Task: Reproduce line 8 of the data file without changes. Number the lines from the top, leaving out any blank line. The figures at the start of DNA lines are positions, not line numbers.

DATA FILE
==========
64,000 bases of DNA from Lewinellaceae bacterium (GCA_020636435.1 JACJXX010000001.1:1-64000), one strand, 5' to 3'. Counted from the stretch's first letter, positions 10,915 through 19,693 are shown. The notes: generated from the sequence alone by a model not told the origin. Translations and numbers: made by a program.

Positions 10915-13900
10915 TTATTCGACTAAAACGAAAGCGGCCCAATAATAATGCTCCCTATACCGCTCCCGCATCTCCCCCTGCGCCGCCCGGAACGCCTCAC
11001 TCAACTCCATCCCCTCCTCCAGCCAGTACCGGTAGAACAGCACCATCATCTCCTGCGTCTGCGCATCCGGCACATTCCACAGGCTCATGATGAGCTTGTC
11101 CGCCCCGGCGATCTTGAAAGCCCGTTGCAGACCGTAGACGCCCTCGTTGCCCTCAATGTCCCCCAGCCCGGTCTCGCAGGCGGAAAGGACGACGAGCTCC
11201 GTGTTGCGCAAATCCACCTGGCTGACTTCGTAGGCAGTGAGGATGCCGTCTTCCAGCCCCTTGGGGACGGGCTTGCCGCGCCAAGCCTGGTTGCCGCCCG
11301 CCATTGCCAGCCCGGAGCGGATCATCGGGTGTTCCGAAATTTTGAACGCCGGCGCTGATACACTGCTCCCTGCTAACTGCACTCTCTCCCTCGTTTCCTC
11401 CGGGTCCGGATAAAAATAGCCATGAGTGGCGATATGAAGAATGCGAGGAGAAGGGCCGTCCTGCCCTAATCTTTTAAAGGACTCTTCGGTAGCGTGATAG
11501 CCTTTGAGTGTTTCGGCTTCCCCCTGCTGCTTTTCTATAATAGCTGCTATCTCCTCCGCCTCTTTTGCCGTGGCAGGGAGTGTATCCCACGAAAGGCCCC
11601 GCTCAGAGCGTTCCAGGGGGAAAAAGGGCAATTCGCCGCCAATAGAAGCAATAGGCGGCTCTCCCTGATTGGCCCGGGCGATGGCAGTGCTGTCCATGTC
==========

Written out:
11401 CGGGTCCGGATAAAAATAGCCATGAGTGGCGATATGAAGAATGCGAGGAGAAGGGCCGTCCTGCCCTAATCTTTTAAAGGACTCTTCGGTAGCGTGATAG